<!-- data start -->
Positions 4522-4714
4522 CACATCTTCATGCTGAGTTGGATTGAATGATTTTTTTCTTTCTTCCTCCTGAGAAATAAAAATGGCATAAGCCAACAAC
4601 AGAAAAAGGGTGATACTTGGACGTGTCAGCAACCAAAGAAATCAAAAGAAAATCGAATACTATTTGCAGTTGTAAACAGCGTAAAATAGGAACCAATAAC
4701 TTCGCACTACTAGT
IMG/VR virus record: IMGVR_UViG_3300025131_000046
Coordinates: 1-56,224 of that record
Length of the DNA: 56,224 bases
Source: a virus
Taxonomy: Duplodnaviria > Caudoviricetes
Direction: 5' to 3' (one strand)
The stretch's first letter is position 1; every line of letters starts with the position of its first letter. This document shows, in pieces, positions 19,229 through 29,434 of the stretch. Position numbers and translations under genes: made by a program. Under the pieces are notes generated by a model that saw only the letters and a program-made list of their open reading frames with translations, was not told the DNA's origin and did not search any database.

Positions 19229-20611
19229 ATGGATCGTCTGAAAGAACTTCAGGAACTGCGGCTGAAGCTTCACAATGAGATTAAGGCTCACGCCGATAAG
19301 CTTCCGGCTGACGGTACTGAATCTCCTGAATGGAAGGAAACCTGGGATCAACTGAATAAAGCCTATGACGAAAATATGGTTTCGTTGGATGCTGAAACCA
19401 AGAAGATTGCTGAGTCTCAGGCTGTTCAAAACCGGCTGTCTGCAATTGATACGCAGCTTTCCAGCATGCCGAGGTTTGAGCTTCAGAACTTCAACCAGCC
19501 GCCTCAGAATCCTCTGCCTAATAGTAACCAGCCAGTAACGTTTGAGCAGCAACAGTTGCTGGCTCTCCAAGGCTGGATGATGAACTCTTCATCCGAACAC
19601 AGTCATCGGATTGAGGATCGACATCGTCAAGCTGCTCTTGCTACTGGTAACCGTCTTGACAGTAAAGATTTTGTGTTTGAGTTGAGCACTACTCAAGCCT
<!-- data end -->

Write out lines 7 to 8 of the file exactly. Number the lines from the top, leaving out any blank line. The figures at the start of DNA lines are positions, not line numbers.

Length of the DNA: 56,224 bases
Source: a virus